Not wanting to be bound by the 12-month installment term, Josephine issued Check No. 11276725 dated August 4, 1992 in the amount of P111,000.00 payable to Perez who issued her Sunny Motor Sales Provisional Receipt No. 5028.26

Check No. 112767 was also later cleared.27

In September 1992, Josephine received a letter28 dated August 20, 1992 from Ana Marie Caber (Ana Marie), Account Specialist of Citytrust, advising her that as of August 20, 1992, her overdue account with it in connection with the purchase of the car had amounted to "P1,045.39" inclusive of past due charges.

Josephine at once informed Ana Marie that she had fully paid the car to which Ana Marie replied that "maybe not all of the papers have been processed yet," hence, she advised Josephine not to worry about it.29

In December 1992, Josephine received another letter30 dated December 9, 1992 from Citytrust advising her that her account had been, as of December 9, 1992, overdue in the amount of P110,706.60 inclusive of unpaid installments for the months of August, September, October, November and December 1992 plus accumulated penalty charges; and that if she failed to arrange for another payment scheme, her account would be referred to its legal counsel for collection.

Josephine again called Ana Marie inquiring what was going on and the latter replied that no payment for the car had been received. Josephine also called up World Cars and spoke to its Vice-President, a certain Domondon, who informed her that based on company records, the last payment had not been received.31

The spouses Aguilar thus filed a complaint32 for "annulment of chattel mortgage plus damages" against Citytrust and World Cars before the Regional Trial Court (RTC) of Quezon City.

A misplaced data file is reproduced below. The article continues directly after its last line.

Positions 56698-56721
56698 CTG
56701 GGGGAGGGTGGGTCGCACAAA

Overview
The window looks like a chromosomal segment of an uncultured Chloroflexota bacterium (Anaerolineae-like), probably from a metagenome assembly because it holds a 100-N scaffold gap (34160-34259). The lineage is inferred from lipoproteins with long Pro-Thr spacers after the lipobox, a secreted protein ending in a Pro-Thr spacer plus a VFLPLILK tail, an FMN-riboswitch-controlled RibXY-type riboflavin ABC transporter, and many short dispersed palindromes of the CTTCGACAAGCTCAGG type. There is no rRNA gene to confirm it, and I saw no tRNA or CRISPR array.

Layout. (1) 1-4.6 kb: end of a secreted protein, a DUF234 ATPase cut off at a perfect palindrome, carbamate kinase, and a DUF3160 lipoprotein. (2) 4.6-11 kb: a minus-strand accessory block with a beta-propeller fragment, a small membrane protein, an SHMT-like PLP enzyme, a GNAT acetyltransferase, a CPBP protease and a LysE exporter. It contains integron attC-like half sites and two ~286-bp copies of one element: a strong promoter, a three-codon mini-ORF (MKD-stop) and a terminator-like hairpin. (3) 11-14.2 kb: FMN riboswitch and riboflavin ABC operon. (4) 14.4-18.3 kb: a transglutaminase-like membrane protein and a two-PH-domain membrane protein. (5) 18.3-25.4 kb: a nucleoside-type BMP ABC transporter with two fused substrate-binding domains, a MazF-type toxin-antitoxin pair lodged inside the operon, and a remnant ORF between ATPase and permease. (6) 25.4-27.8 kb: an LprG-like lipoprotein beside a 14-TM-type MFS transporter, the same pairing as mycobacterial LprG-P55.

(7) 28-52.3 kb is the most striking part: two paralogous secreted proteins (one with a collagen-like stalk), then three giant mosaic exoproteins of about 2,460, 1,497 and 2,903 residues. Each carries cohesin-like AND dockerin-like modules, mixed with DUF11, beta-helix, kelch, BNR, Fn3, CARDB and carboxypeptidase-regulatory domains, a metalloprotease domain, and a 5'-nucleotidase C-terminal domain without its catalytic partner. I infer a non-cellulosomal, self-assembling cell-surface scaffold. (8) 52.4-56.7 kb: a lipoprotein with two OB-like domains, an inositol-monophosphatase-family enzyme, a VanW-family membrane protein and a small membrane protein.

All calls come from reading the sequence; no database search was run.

In its Answer with Counterclaims and Crossclaim against World Cars,33 Citytrust disclaimed knowledge of the alleged prior arrangement and the alleged subsequent payments made by the Aguilars to World Cars. And it claimed that it accepted the endorsement and assignment of the promissory note and chattel mortgage in good faith, relying on the terms and conditions thereof; and that assuming that the Aguilars' claim were true, World Cars appeared to have violated the terms and conditions of the Receivables Financing Agreement (RFA) it executed with it, the pertinent portions of which read:34

1. [World Cars] hereby agrees and covenants to discount with [Citytrust] subject to the terms and conditions hereinafter stipulated, installment papers evidencing actual sales made by [World Cars] of brand new automobiles, trucks, household appliances and other durable goods acceptable to [Citytrust]. Wheresoever used herein, the term "installment paper" shall refer to any document or documents evidencing sale of personalty on the installment plan including "Conditional Sale Contracts, Deed of Chattel Mortgages, Trust Receipts, Contracts of Lease and other evidences of indebtedness or choses in action, signed by the customers evidencing the unpaid obligations duly negotiated and/or assigned in favor of [Citytrust] by virtue of a Deed of Assignment duly notarized;